Though less often the subject of TV shows and novels than criminal cases, cases of civil law can have deeply felt consequences on an individual or family. These consequences can be even greater for low-income individuals who have less access to legal resources and defense.
In the state, a private, nonprofit legal services provider, Maryland Volunteer Lawyers Service (MVLS) is working to address this need in the legal system.
"The consequences if you don't have legal representation are stark," Bonnie Sullivan, executive director of MVLS, said.
They deal with family law, estate planning, tax law, deed transfers, name changes, identity theft and many other areas of civil laws.
According to a news release from MVLS, "in the past 12 months, 14 Carroll County lawyers provided free legal services to Maryland residents." Of those lawyers, some took on five or more pro bono cases, including those who worked with multiple clients during a clinic hosted by the organization.
Statewide, 3,206 pro bono cases were closed through individual representation or assistance at a clinic in the past year, according to the release. Collectively, donated legal services were valued at more than $4.6 million.
To receive services from MVLS, a Maryland resident must meet a certain level of financial need. More information about this is available at mvlslaw.org. The organization will then match the resident with a lawyer who specializes in the kind of legal work they need.
"We match one lawyer, one volunteer, for the life of the case," said Susan Francis, deputy director of MVLS.
In particularly complicated family law cases, especially those that are highly contested, MVLS can work through the Judicare program to provide a reduced fee to lawyers.
"It's a way to bridge the supply and demand issue," Sullivan said.
One member of the MVLS board, Michael Clevenger, works in Westminster where he is a personal trust specialist at BB&T.
"A lot of it is a 30,000-foot view of the organization," he said of working on the board. "We steer it in the right direction with its mission and vision."
Sullivan said that while MVLS is not involved in the day-to-day work of each of the cases they assign, they can step in when there are problems to help ensure that the case is resolved.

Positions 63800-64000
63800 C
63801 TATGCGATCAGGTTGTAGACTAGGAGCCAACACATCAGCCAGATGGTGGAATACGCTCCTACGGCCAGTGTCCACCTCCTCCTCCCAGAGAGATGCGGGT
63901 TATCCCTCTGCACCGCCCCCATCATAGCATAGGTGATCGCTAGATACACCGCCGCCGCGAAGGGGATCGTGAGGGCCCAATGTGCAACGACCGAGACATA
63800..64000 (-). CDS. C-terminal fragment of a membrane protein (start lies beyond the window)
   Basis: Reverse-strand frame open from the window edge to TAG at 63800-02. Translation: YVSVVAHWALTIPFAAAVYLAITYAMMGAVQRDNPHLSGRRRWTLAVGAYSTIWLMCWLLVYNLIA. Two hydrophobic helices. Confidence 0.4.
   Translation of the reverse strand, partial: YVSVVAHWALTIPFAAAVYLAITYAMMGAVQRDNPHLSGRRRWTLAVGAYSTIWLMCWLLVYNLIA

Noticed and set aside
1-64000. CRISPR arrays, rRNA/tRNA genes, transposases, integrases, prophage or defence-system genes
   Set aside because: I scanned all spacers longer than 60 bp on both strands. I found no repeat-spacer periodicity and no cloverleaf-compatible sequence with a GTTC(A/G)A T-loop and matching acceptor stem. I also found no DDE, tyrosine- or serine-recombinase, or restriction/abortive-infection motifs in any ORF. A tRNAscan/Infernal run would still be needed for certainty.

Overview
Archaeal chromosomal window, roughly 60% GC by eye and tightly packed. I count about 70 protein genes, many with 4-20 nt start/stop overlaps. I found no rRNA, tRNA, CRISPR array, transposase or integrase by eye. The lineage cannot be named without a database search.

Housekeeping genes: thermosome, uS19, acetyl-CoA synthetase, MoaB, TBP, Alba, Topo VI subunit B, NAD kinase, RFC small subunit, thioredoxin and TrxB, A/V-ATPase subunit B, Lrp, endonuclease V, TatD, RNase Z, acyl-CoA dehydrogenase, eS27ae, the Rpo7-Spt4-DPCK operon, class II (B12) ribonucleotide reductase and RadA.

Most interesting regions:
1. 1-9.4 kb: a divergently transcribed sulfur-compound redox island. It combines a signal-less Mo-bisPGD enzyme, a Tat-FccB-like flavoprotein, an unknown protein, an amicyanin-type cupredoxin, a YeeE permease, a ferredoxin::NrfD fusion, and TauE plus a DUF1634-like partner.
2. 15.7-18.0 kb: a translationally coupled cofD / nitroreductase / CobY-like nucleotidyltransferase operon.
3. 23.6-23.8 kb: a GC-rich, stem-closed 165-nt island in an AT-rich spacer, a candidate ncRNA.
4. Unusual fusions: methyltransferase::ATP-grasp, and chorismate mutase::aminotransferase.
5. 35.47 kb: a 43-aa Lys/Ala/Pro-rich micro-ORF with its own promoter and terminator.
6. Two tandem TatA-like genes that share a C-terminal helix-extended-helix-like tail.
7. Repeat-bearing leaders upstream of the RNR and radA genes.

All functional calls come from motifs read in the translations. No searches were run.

"We jump right in and try to mediate," Sullivan said. "Most of the time it's around expectations and communication."
One of the most commonly used services that MVLS can provide is expungement. When a person is charged with a crime in Maryland, a record of the case remains even if the case is later dropped or the individual is found not guilty.
Clevenger said that record can be a hurdle for seeking employment. By expunging the records, MVLS can help low-income Marylanders secure employment or housing.
"It can help anyone that's trying to get back on their feet," he said.
According to Sullivan, Maryland, like most states, does not have mandatory rules for how many hours of pro bono work a lawyer must complete, but the aspirational goal is to have each lawyer complete 50 hours of pro bono work per year.
She said the benefits of completing pro bono work through an organization like MVLS include the ability to seek waived filing fees and the security of the organization's malpractice insurance.
As a board member, Clevenger as helps recruit more lawyers to volunteer with the organization. One of the challenges is getting the word out about the organization to more people.
One way they can do this is through training sessions for lawyers. Upcoming on Oct. 20 is a session called Best Practices in Family Law, which is free and open to all law practitioners, and will let lawyers communicate with judges and magistrates from Carroll County about the ways they approach family law cases. In exchange for attending, lawyers are asked to take one pro bono case through MVLS. Clevenger said, "All we ask is that they take one case, and we give them a lot of training for free."
Those seeking legal assistance through MVLS can find information about income requirements online at mvlslaw.org. Maryland residents can apply for assistance online or by calling 800-510-0050. Family law cases must be addressed by phone.